Tokyo Disneyland, the world of wonder and dreams, is famous for its cleanliness; the resort is clean enough for people to eat popcorn fallen to the ground. The cleaners called custodial thoroughly manage each area in charge; they clean up not because it has got dirty, but to prevent getting dirty. It is done with the belief that dreams and hopes cannot come true in messy places. Tokyo Disneyland with such entrepreneurial spirit boasts an annual average of 16 million visitors.

If you do not clean a place, dust piles up and it can get worms and stink. You come to waste your time searching for necessary things, and your health is threatened. If the place is a home, the family will be far away from happiness, and if it is a shop or a restaurant, the customers will be cut off. If it is a workplace, work efficiency will decrease, and if it is a school, students’ academic achievement will fall. In fact, Samuel D. Gosling, a professor at the University of Texas, who surveyed 83 dormitory rooms and rented rooms of college students and 94 offices, said that people living in clean rooms are more efficient, systematic, and creative than those living in messy rooms.

Masuda Mitsuhiro, who speaks about the power of cleaning, traveling around Japan, said, “When I visited many people, those living in a messy house often suffered family conflicts.” He added that while a dirty room generates a negative energy, a tidy room brings forth a positive energy and calls in happiness. This supports that the dirty place gets dirtier, and the clean place is kept clean.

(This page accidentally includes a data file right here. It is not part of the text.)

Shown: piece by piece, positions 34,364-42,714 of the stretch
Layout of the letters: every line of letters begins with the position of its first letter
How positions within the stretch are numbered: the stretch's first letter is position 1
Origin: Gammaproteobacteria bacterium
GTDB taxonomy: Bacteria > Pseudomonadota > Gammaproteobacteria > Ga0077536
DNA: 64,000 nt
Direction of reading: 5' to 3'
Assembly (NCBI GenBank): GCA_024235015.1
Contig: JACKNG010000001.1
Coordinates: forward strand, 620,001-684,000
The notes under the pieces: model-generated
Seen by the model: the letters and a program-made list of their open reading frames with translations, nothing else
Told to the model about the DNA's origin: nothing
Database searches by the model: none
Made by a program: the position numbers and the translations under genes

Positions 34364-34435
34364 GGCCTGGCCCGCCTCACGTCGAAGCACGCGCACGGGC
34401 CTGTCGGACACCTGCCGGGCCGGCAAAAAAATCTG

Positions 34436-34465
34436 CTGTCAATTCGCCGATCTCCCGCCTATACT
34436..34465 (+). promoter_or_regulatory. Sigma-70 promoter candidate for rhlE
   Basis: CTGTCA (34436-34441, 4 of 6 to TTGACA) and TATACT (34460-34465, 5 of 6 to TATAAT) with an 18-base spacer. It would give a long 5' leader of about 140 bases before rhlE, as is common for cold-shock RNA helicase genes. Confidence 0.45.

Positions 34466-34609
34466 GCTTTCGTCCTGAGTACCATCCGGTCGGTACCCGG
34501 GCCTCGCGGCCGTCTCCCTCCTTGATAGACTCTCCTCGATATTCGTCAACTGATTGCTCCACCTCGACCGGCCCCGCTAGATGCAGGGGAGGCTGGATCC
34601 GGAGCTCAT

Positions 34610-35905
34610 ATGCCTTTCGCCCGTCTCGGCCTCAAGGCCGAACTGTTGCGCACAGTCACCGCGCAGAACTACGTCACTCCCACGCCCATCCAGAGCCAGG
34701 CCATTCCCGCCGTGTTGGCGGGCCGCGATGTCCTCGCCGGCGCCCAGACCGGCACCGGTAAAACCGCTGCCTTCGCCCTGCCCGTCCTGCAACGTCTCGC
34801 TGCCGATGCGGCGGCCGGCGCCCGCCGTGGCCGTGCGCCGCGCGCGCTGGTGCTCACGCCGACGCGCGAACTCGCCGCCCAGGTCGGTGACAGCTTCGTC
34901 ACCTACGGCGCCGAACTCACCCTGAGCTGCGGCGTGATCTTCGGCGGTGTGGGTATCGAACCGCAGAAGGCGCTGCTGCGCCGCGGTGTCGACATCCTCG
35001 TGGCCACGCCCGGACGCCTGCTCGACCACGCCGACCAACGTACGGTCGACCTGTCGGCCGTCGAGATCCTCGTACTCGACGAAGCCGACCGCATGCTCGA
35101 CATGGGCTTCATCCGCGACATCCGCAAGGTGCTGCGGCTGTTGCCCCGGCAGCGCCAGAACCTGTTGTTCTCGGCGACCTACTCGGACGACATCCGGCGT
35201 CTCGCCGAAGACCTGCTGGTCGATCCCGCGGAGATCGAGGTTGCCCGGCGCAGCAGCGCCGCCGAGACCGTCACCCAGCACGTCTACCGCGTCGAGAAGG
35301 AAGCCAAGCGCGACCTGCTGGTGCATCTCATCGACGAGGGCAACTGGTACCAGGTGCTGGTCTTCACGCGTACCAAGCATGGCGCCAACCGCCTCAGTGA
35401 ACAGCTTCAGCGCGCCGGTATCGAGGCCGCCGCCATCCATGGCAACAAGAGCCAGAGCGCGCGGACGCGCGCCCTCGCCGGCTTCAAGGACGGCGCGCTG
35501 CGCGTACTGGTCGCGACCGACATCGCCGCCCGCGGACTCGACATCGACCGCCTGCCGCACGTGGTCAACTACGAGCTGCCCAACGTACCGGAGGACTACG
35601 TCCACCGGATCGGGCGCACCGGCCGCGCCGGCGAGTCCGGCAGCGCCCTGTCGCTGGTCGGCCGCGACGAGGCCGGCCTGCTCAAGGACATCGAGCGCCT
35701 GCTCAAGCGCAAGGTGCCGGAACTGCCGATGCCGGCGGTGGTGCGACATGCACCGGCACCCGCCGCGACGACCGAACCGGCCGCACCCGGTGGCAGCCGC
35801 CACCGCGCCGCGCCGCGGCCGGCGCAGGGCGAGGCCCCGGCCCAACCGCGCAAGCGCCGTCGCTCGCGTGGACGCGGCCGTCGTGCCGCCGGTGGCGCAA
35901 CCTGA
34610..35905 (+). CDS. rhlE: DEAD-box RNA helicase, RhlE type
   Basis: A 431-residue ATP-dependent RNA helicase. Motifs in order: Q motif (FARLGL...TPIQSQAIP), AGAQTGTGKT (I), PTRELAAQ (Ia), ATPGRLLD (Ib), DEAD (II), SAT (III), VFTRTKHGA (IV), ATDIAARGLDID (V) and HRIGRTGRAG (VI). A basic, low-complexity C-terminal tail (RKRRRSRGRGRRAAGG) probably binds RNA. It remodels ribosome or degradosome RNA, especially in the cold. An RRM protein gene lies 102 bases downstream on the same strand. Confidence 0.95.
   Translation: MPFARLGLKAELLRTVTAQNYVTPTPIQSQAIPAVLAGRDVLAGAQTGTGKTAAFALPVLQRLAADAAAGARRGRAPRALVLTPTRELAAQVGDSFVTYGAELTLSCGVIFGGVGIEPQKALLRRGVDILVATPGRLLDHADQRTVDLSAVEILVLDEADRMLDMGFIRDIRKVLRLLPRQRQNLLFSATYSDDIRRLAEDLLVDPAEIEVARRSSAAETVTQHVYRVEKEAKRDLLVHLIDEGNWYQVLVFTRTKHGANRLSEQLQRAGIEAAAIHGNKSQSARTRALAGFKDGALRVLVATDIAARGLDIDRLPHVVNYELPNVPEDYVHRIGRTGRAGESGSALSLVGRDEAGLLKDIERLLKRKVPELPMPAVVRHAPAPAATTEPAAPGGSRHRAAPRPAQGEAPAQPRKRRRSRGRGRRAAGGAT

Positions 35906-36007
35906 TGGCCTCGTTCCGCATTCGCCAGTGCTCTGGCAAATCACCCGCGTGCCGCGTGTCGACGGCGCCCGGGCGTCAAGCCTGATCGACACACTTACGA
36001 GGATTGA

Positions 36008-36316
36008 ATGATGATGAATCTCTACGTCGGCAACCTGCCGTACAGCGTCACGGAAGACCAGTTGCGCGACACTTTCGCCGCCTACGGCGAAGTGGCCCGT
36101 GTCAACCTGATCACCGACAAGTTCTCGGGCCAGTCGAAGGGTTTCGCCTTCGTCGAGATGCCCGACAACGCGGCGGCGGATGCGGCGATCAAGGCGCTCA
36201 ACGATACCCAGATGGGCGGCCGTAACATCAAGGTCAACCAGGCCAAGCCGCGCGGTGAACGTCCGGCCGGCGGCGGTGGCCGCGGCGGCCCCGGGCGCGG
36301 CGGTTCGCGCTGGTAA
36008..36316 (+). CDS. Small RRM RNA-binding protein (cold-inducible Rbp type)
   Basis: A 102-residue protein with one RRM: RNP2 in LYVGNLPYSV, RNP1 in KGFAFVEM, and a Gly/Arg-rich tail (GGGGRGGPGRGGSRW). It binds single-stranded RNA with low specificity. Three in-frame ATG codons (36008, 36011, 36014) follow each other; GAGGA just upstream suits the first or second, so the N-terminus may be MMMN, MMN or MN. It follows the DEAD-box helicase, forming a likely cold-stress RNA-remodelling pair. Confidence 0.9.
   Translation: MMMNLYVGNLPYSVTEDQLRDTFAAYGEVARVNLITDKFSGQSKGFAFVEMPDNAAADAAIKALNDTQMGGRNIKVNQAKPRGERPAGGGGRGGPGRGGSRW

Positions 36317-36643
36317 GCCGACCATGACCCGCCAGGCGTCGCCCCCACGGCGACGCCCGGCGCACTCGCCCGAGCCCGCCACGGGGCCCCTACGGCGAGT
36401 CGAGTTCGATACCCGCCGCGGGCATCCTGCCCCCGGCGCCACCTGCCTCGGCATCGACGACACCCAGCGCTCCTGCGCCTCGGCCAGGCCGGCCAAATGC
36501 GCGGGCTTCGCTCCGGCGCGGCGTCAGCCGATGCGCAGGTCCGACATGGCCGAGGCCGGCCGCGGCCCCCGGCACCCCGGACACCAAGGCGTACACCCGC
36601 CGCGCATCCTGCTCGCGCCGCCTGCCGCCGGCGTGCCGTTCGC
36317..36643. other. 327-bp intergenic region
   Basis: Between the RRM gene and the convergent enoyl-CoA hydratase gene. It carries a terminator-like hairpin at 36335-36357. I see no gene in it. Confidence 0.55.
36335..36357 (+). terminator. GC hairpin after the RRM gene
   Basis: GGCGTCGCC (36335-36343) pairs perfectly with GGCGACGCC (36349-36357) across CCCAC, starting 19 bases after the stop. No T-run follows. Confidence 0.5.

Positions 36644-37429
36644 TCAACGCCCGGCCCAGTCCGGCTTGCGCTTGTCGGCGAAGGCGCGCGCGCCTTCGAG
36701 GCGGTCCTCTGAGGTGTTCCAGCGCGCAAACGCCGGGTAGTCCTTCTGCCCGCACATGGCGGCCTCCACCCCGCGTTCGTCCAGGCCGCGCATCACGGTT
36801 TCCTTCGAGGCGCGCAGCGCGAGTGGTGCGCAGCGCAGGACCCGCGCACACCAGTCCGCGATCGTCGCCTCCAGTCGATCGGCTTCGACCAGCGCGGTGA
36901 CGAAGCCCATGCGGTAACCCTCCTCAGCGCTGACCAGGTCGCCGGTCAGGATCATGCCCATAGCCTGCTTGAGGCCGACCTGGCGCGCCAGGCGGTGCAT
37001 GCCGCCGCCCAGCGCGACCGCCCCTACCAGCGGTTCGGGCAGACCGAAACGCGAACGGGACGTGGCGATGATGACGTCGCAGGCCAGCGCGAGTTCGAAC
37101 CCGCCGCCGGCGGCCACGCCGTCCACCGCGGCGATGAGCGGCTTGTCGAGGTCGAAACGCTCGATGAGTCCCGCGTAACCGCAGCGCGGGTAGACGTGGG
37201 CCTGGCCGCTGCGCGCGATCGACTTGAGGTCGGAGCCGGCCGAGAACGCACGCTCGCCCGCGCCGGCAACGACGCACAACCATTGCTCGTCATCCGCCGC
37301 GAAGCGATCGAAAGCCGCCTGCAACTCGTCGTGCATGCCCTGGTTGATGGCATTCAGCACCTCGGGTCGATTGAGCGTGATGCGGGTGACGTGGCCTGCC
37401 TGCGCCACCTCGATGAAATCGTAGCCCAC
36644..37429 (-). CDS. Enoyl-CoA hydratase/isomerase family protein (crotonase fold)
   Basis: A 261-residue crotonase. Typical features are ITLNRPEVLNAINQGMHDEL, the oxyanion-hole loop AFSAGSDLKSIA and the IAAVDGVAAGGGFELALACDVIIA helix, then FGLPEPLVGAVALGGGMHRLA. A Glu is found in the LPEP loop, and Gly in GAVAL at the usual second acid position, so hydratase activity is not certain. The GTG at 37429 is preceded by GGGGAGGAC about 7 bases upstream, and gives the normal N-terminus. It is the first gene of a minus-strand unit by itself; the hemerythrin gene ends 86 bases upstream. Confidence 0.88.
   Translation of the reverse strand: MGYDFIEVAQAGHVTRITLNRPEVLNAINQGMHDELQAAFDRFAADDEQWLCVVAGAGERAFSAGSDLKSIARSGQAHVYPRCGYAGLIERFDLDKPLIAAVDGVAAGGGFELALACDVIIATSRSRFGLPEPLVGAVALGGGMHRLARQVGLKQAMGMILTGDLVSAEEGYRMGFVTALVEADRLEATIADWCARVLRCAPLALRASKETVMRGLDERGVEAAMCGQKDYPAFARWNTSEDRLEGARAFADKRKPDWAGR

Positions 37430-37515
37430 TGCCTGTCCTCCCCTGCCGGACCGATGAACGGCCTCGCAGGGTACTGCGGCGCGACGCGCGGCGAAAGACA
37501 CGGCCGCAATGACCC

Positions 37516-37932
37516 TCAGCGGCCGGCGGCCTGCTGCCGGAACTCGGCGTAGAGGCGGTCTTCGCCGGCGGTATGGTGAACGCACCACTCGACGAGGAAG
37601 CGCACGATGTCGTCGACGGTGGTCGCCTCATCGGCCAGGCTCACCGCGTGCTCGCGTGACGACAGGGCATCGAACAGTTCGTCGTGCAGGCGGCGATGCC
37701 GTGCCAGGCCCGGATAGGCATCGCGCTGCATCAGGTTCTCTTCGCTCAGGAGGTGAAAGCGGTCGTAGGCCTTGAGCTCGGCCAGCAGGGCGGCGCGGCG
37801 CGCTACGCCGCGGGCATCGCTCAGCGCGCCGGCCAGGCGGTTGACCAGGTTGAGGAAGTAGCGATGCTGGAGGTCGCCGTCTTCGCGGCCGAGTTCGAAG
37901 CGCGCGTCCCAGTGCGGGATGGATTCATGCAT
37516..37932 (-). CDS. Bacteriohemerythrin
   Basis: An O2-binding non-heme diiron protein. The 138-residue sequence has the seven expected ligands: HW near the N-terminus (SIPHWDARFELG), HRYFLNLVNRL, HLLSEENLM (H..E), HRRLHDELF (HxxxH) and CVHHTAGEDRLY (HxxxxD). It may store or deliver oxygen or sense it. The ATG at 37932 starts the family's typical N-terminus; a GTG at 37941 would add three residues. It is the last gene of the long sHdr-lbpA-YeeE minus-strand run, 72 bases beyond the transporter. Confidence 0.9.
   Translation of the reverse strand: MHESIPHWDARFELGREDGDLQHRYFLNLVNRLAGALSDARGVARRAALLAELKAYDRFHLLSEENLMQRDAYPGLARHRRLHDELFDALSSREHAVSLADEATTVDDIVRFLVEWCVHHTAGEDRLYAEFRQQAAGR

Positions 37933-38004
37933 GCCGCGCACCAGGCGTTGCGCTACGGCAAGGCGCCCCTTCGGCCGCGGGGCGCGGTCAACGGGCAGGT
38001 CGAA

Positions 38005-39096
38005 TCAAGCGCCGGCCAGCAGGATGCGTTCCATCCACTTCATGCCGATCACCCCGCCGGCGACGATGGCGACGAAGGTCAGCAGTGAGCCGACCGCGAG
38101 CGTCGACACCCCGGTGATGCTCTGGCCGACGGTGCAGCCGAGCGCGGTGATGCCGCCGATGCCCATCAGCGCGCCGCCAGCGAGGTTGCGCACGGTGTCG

Cleaning changes your mind

The reason Masuda Mitsuhiro preaches on the power of cleaning is because he himself experienced it. When he failed in business and suffered a family crisis, he was in helplessness and was at home with a pile of rubbish. Then, a friend of his visited with cleaning tools. Recommended by his friend, he cleaned his house together and his enthusiasm welled up. And he got a foot in the door of cleaning business and rebuilt his family. Cleaning even changed a person’s life.

When Ahn Chang-ho, a Korean independence activist immigrated to the United States, he saw his compatriots live miserably and cleaned up their houses and surroundings. When one of the compatriots asked him why he regarded cleaning as important, he replied, “Cleaning is the basics of life. When we equip ourselves with the basics well enough to clean at least our surroundings, can’t we expect further developments?”